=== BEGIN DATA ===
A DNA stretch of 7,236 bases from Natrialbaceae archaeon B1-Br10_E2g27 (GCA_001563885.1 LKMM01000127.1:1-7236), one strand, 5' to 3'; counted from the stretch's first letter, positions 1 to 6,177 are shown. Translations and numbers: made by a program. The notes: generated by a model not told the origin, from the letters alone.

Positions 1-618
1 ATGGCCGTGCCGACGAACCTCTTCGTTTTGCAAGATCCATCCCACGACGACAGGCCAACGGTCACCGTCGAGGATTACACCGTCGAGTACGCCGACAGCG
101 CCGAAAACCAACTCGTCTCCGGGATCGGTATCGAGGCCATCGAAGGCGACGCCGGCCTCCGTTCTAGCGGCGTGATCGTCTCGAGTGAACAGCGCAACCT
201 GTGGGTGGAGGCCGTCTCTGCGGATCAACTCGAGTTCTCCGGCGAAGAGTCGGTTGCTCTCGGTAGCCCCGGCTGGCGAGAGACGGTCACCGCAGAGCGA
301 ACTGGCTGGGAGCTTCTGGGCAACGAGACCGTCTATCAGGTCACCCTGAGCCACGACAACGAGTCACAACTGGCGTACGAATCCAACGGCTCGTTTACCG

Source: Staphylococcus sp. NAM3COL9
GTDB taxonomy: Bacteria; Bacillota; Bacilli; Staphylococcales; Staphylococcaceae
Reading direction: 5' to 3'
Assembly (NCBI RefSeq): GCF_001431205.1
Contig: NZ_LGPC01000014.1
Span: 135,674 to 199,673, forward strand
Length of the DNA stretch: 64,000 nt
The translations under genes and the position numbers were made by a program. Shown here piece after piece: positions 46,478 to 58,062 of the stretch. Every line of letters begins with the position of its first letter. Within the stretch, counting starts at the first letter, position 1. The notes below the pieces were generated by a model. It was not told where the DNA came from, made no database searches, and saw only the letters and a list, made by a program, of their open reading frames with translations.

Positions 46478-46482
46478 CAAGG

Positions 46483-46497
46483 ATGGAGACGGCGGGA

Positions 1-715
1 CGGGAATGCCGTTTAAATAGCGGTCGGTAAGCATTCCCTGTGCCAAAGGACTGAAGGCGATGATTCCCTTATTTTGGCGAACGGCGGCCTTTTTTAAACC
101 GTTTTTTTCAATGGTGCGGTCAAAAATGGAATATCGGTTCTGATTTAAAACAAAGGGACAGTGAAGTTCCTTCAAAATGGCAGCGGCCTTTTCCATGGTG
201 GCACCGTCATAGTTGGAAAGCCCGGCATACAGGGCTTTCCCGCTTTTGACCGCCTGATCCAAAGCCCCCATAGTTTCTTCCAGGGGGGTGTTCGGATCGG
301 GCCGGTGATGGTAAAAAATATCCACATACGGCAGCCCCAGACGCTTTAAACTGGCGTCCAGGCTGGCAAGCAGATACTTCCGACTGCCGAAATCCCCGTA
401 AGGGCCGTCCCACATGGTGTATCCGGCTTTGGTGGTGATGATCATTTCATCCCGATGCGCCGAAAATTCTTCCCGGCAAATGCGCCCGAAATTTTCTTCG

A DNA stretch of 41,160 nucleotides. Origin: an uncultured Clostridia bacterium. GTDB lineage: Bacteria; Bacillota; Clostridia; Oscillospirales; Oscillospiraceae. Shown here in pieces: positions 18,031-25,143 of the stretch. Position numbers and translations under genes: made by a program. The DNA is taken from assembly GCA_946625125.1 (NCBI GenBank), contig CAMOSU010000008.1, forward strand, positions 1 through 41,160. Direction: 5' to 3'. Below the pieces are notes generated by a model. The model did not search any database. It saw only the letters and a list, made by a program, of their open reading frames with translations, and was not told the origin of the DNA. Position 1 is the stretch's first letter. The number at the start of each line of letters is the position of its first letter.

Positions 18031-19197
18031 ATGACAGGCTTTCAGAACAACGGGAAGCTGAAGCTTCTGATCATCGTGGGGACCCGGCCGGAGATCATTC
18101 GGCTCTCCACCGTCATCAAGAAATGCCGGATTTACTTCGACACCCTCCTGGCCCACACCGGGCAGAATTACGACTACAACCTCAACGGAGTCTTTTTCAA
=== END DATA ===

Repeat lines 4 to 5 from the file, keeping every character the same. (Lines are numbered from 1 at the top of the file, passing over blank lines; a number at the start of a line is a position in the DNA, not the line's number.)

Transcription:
101 CCGAAAACCAACTCGTCTCCGGGATCGGTATCGAGGCCATCGAAGGCGACGCCGGCCTCCGTTCTAGCGGCGTGATCGTCTCGAGTGAACAGCGCAACCT
201 GTGGGTGGAGGCCGTCTCTGCGGATCAACTCGAGTTCTCCGGCGAAGAGTCGGTTGCTCTCGGTAGCCCCGGCTGGCGAGAGACGGTCACCGCAGAGCGA